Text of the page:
So when our sweet, smiling child can apparently turn into a mini monster at the throw of a dice, what are we to do and how can we help?

 

Our children learn the art of self-control and socialisation by our example and through the limits we set and enforce.

Scary isn’t it?

Remember, we are the adult. We are the parent.


Here are eleven reminders next time your child throws a tantrum:

  1. Check in with yourself. Before you make your first move, just pause momentarily. STOP and check in with yourself. You may be feeling upset, angry, embarrassed or fearful. Remind yourself that this is about your child, not you. Then take a deep breath; this is about helping your little one as best you can.
  2. Keep calm and in control. Your reaction to their meltdown is their guide to a life lesson in self-control. When the heat is on consider a phrase you can call on that will help you focus on the intention rather than the meltdown. E.g.” I am a great mumma!”  “I can keep cool!”
  3. Ignore unwanted behaviours. If the behaviour is to gain an item or is attention seeking, hard as it may be, IGNORE, IGNORE, IGNORE!  (Just a caveat to that, if the circumstances pose potential harm or danger to your little one, i.e. they’re near a road, water, remove them from the danger zone before continuing with the lesson.)
  4. Come from a position of understanding.  Children do not enjoy tantrums; they’re not personally targeted or planned. They feel overwhelmed and their immature systems and experiences  mean they struggle to know how to deal with their emotions. It can be like having road rage without the ability to verbally vent.
  5. Acknowledge their frustration. Let them know that you understand they’re angry, frustrated, unsure, overwhelmed….whatever it may be they’re experiencing, but let them know you love them and that your cuddle is awaiting once they’ve calmed down.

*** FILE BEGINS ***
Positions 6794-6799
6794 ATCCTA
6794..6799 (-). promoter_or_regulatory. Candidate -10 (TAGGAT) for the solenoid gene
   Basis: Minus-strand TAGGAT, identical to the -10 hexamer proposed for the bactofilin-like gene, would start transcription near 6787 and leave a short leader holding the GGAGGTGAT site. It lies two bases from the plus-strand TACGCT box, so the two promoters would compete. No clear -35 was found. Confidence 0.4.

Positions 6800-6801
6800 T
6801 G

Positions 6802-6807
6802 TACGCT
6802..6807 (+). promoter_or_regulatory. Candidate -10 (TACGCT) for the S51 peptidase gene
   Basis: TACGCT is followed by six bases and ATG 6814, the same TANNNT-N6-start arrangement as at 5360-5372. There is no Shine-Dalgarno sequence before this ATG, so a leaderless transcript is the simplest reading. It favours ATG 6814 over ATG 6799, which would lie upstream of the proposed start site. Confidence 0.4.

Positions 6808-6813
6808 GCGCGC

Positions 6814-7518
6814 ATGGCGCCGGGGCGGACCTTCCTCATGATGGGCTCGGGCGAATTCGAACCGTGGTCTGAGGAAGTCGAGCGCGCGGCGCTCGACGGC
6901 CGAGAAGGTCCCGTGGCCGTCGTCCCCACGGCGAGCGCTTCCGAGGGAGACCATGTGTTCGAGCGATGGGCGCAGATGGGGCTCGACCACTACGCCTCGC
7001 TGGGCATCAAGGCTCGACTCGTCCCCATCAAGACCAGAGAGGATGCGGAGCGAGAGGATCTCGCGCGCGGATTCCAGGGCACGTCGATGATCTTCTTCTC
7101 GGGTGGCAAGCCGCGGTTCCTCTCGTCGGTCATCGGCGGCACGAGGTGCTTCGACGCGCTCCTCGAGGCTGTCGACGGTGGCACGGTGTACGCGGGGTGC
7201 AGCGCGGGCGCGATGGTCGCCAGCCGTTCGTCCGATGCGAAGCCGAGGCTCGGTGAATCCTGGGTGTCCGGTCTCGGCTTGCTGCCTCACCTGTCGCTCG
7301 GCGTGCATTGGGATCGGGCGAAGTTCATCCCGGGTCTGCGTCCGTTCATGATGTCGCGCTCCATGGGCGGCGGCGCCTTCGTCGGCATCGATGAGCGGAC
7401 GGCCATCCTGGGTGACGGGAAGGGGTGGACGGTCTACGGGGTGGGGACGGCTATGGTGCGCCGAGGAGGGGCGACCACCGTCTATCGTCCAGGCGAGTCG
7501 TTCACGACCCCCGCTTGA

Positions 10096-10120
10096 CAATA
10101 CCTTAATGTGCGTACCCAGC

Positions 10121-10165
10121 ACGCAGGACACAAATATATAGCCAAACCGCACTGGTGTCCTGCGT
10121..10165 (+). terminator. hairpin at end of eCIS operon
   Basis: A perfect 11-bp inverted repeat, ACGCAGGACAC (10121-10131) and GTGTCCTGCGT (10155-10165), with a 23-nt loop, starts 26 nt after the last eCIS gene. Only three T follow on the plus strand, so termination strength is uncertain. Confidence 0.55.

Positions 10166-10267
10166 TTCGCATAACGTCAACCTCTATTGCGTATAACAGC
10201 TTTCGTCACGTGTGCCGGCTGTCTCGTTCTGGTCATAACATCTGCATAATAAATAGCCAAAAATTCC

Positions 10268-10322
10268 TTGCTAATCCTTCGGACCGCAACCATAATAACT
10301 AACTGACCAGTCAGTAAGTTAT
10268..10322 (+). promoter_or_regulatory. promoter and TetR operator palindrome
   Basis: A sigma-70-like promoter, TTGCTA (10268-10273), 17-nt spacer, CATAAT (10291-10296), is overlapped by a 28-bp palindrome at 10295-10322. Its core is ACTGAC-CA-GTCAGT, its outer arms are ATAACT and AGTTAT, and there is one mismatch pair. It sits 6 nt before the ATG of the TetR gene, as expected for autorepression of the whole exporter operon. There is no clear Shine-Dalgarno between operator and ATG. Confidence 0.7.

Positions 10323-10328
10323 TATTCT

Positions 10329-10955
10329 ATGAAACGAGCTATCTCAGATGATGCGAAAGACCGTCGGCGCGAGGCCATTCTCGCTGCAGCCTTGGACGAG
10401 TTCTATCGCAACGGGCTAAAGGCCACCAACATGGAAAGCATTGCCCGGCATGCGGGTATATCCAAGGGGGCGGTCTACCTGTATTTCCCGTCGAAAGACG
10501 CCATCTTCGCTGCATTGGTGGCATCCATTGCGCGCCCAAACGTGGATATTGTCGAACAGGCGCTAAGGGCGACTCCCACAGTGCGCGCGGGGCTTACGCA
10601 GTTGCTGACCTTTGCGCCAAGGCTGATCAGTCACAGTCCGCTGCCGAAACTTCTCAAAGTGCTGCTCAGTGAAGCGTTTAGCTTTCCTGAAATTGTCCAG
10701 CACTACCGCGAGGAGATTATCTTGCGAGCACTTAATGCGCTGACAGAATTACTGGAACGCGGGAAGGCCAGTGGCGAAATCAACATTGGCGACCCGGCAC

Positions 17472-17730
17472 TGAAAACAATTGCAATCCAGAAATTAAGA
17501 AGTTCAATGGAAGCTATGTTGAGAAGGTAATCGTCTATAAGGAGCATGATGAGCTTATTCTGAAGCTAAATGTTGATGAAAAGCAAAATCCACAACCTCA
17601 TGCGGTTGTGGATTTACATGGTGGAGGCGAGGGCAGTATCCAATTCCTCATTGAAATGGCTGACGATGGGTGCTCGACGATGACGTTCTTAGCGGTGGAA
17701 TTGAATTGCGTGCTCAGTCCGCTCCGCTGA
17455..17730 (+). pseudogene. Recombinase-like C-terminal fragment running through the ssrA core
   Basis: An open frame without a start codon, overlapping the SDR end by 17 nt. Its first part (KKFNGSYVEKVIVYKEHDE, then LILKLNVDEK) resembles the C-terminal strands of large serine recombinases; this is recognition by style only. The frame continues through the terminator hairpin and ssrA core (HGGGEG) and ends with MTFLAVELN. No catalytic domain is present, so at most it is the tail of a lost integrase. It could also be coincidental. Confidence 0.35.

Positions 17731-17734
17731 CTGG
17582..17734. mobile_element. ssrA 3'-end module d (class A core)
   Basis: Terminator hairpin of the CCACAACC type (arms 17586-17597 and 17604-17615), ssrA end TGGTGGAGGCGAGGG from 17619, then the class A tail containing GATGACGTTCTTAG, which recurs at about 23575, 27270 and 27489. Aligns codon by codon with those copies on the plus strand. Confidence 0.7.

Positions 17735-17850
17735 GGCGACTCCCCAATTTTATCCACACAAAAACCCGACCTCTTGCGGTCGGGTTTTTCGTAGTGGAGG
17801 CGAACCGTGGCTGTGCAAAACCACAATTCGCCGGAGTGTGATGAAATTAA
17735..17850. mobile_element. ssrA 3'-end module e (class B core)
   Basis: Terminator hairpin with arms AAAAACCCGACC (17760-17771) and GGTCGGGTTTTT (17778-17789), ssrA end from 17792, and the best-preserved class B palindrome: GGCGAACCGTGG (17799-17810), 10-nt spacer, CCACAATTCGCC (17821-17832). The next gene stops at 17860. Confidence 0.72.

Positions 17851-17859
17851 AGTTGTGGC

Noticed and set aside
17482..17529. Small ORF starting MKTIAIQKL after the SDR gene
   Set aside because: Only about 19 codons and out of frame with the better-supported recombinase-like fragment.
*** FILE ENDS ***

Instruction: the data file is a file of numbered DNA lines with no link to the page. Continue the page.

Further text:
6. Be observant and available.  Whilst it’s positive to walk away, perhaps into another room or area (so not too far from them) and distract yourself, but be vigilant to them calming so you can act swiftly to this positive behaviour.
  7. Use the learning opportunity.  Once they are calm, reward them for that behaviour; hugs and love will always help. Tell them that you’re pleased they’ve calmed down and talk with them about alternative ways to express themselves instead of screaming, kicking or biting.  Encourage them to use words or signals and be sure to reward their efforts when they try.
  8. Send clear and consistent messages.  Try to respond and adopt the same strategy every time.  The minute they see a chink in our armour, not only does it send conflicting messages, but also offers an opportunity to create persistence on their part and a lengthening of their tantrum next time.
  9. Keep your eye on the target. Don’t let the opinions and judgements of others impact your well versed strategies. This is about your child and not the look, the mutterings or labelling by others!
  10. Beware the moments of sadness when you want to jump in; it can pull at our heart strings and be near impossible to resist.   A premature rescue to offer solace in the heat of their meltdown may only serve as reinforcement of an unwanted behaviour.
  11. It ends as quickly as it started. Tantrums are short lived when the message is caring and consistent. Enjoy the returned calm when the moment is over; pat yourself on the back,you did a great job!

 

It’s all too easy to succumb to a toddler meltdown, after all we are human with a unique connect of love to our children. So gird your loins and take heart for the next time your little one reaches boiling point; where the meltdowns serve as opportunities for strangers and bystanders to offer ignorant looks and critical mutterings; where your emotions can be pushed to the limit and your fears of failing can be painfully heightened,  tell yourself this, “I am a great mumma and I am doing the best that I can with what I have.”

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We are amazing mummas, ready to rise the challenges of toddler tantrums (even if that means we have to let them scream) because we do it with love, understanding and patience with a selfless approach. That’s golden!


Whatever challenges this motherhood journey brings you, I want to help and that starts with my free gift to you. Being a better mumma is not about being perfect.  Learn how to let go of the “perfect mumma” expectation in just 15 minutes. My GIFT to you.
 

Whatever your struggles or challenges, I’m here for you and I’d love to help:)

Connect with me at: amanda@mybabyandtoddlerlife.com

"In support of the motherhood journey - always."    


Amanda